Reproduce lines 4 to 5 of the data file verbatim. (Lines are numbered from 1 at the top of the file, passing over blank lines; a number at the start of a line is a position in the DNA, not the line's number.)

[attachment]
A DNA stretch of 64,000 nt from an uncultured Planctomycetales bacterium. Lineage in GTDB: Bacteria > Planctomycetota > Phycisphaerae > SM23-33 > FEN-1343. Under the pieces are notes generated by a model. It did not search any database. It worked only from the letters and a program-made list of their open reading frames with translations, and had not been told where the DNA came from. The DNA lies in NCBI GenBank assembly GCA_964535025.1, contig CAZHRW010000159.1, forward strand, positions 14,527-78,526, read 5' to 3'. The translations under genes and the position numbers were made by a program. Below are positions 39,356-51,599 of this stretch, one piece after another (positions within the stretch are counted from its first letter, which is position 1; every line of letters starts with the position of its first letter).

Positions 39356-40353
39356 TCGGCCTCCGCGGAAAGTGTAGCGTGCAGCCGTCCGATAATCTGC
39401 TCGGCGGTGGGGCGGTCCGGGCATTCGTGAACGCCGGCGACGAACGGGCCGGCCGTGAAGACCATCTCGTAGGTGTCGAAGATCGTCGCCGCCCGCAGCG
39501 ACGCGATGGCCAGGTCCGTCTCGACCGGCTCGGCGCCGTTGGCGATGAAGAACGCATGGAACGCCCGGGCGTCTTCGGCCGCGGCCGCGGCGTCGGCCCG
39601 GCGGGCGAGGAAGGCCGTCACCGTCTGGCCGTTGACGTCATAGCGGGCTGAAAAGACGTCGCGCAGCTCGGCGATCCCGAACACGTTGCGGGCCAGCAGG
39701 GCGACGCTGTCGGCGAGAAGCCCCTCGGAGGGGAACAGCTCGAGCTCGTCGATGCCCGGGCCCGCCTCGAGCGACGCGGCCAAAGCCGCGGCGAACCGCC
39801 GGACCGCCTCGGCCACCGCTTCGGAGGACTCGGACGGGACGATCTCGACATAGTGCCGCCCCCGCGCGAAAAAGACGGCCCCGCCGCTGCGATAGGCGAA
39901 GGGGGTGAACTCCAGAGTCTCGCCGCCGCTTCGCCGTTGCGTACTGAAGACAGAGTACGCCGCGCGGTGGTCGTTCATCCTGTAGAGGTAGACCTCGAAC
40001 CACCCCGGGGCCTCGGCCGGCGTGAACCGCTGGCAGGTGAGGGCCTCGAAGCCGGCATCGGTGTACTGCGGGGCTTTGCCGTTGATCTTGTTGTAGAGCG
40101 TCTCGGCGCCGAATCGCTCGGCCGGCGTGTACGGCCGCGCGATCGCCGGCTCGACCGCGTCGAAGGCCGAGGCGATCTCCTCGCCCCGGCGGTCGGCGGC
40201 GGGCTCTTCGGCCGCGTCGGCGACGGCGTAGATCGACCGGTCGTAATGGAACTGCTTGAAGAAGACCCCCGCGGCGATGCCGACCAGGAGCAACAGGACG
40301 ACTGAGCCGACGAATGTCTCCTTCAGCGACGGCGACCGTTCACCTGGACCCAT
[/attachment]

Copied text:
39401 TCGGCGGTGGGGCGGTCCGGGCATTCGTGAACGCCGGCGACGAACGGGCCGGCCGTGAAGACCATCTCGTAGGTGTCGAAGATCGTCGCCGCCCGCAGCG
39501 ACGCGATGGCCAGGTCCGTCTCGACCGGCTCGGCGCCGTTGGCGATGAAGAACGCATGGAACGCCCGGGCGTCTTCGGCCGCGGCCGCGGCGTCGGCCCG